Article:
This spring, the journal International Archives of Medicine published a delicious new study: According to researchers at Germany’s Institute of Diet and Health, people who ate dark chocolate while dieting lost more weight.
The media coverage was instantaneous and jubilant:
“Scientists say eating chocolate can help you lose weight,” read a headline in the Irish Examiner.
“Excellent News: Chocolate Can Help You Lose Weight!” Huffington Post India boasted.
“Dieting? Don’t forget the chocolate,” announced Modern Healthcare.
It was unbelievable news. And reporters shouldn’t have believed it.
It turns out that the Institute of Diet and Health is just a Web site with no institute attached. Johannes Bohannon, health researcher and lead author of the study, is really John Bohannon, a science journalist. And the study, while based on real results of an actual clinical trial, wasn’t aimed at testing the health benefits of chocolate. It was aimed at testing health reporters, to see if they could distinguish a bad science story from a good one.
In many cases, they couldn’t.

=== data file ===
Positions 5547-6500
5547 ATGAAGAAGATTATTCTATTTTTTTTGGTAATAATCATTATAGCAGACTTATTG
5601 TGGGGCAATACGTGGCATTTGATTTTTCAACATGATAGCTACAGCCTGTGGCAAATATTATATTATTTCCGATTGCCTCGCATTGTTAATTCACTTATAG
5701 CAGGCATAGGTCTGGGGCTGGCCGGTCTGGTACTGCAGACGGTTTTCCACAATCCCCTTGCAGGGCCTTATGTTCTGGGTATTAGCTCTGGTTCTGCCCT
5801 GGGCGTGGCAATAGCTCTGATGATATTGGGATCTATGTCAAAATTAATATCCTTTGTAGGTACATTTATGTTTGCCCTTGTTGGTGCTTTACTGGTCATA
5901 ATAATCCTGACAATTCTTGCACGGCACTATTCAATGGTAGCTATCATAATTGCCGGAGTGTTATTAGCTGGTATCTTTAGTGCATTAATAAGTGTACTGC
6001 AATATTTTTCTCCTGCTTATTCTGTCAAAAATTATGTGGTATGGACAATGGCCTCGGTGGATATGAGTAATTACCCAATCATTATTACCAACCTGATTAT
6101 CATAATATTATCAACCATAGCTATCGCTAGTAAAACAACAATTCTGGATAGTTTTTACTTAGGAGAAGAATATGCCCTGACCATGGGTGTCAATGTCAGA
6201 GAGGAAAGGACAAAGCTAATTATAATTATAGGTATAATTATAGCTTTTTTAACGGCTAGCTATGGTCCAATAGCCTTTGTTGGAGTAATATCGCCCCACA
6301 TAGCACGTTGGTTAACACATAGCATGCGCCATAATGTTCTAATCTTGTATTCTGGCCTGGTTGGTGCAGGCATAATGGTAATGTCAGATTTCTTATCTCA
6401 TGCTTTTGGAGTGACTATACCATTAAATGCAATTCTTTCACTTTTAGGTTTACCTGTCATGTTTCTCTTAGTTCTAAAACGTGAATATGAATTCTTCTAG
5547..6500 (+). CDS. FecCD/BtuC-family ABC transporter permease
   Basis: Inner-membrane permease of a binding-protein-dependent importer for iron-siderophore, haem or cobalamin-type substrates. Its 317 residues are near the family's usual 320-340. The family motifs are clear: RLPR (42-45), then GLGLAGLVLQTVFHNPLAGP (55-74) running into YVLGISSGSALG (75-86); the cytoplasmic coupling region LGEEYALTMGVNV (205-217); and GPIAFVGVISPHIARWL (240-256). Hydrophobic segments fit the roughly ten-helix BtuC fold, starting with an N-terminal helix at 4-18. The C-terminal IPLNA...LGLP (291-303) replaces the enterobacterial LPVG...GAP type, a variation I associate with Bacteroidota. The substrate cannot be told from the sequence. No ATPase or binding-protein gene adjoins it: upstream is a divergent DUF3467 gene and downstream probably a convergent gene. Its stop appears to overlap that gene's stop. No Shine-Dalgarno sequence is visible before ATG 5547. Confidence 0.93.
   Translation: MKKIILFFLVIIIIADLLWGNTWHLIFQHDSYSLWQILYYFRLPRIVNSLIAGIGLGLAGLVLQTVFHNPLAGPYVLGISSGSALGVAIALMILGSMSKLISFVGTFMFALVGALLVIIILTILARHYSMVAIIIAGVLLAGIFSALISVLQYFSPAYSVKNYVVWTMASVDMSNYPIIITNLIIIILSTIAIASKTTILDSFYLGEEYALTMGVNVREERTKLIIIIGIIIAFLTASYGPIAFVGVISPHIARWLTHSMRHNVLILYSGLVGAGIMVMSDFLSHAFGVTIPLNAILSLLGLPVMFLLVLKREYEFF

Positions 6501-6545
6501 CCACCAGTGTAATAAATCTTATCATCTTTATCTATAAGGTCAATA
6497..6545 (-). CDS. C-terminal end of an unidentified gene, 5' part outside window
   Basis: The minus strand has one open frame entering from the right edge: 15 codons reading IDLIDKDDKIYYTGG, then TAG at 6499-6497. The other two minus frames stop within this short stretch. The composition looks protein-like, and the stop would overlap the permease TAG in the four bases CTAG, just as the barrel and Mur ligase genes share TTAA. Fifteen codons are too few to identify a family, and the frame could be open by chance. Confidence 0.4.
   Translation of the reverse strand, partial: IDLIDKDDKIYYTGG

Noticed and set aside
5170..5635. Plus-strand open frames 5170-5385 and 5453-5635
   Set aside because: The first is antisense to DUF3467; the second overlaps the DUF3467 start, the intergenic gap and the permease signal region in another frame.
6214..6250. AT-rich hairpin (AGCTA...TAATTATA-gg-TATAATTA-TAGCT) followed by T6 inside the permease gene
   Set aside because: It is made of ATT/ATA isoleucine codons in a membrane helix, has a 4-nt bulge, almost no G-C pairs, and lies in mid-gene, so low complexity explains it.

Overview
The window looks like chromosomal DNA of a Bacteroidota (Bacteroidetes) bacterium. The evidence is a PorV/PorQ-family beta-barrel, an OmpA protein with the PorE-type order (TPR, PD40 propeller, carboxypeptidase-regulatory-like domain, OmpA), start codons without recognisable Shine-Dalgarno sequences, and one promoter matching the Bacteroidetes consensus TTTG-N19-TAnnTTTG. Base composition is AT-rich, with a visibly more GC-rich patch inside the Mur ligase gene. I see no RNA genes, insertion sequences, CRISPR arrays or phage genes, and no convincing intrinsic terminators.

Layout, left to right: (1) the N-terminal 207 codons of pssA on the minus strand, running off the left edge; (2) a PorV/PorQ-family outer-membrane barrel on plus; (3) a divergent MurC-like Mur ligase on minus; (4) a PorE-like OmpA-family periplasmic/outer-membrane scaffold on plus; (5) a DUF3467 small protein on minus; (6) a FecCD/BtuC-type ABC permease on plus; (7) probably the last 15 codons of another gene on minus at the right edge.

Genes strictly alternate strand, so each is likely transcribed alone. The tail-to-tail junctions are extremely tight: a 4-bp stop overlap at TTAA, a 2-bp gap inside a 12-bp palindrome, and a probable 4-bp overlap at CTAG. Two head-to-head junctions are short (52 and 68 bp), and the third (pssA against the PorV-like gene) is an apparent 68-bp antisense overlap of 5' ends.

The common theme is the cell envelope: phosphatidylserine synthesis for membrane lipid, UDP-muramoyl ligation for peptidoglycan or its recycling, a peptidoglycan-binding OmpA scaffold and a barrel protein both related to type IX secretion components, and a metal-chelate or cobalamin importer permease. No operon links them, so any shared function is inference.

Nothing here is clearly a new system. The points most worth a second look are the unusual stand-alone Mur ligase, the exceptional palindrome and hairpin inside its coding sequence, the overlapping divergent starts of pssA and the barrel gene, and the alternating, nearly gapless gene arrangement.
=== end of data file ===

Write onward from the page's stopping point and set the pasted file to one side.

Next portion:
Bohannon, who revealed the stunt in an essay for the io9 Web site on Wednesday, was part of a team of gonzo journalists and one doctor who, in Bohannon’s words, wanted to “demonstrate just how easy it is to turn bad science into the big headlines behind diet fads.”
“I know people who have gone on diet fads and it has done them no good,” Bohannon said in a phone interview with The Washington Post. “It’s all cloaked in the mantle of science and it’s really troubling. I was ready for taking on the diet industry … for showing how they treat it like lifestyle material rather than real science.”
Bohannon had done similar work before — in 2013 he submitted a fake research paper to more than 300 open-access journals as part of a sting operation for the journal Science. But the idea for this operation came from Peter Onneken and Diana Lobl, two German reporters working on a documentary about “junk science” in the diet industry. They had recruited a doctor, Gunter Frank, to run a clinical trial, and 15 people to participate in the study. Fifteen people is hardly a reliable sample size, but that was the point.